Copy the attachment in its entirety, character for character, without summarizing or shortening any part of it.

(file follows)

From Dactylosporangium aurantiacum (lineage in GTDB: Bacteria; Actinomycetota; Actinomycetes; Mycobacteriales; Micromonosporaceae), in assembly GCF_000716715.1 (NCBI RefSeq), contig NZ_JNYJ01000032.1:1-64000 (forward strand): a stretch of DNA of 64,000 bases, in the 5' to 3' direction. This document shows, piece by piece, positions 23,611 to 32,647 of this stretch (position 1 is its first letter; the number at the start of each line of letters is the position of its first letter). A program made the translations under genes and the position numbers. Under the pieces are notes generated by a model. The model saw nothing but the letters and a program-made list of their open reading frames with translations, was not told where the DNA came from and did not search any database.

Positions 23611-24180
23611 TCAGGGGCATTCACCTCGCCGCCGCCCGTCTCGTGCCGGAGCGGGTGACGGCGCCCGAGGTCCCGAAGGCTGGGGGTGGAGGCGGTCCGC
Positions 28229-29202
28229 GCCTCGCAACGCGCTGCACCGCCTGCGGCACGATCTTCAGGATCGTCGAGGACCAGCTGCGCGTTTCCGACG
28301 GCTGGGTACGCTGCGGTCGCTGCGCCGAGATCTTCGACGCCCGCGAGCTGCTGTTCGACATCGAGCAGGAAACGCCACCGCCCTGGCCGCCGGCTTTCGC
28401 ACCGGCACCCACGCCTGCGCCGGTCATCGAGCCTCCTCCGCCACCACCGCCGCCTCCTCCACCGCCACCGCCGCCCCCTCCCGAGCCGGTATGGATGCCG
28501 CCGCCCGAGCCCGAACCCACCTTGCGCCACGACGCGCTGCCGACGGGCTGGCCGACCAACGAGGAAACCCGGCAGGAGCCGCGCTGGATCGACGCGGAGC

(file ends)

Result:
From Dactylosporangium aurantiacum (lineage in GTDB: Bacteria; Actinomycetota; Actinomycetes; Mycobacteriales; Micromonosporaceae), in assembly GCF_000716715.1 (NCBI RefSeq), contig NZ_JNYJ01000032.1:1-64000 (forward strand): a stretch of DNA of 64,000 bases, in the 5' to 3' direction. This document shows, piece by piece, positions 23,611 to 32,647 of this stretch (position 1 is its first letter; the number at the start of each line of letters is the position of its first letter). A program made the translations under genes and the position numbers. Under the pieces are notes generated by a model. The model saw nothing but the letters and a program-made list of their open reading frames with translations, was not told where the DNA came from and did not search any database.

Positions 23611-24180
23611 TCAGGGGCATTCACCTCGCCGCCGCCCGTCTCGTGCCGGAGCGGGTGACGGCGCCCGAGGTCCCGAAGGCTGGGGGTGGAGGCGGTCCGC
Positions 28229-29202
28229 GCCTCGCAACGCGCTGCACCGCCTGCGGCACGATCTTCAGGATCGTCGAGGACCAGCTGCGCGTTTCCGACG
28301 GCTGGGTACGCTGCGGTCGCTGCGCCGAGATCTTCGACGCCCGCGAGCTGCTGTTCGACATCGAGCAGGAAACGCCACCGCCCTGGCCGCCGGCTTTCGC
28401 ACCGGCACCCACGCCTGCGCCGGTCATCGAGCCTCCTCCGCCACCACCGCCGCCTCCTCCACCGCCACCGCCGCCCCCTCCCGAGCCGGTATGGATGCCG
28501 CCGCCCGAGCCCGAACCCACCTTGCGCCACGACGCGCTGCCGACGGGCTGGCCGACCAACGAGGAAACCCGGCAGGAGCCGCGCTGGATCGACGCGGAGC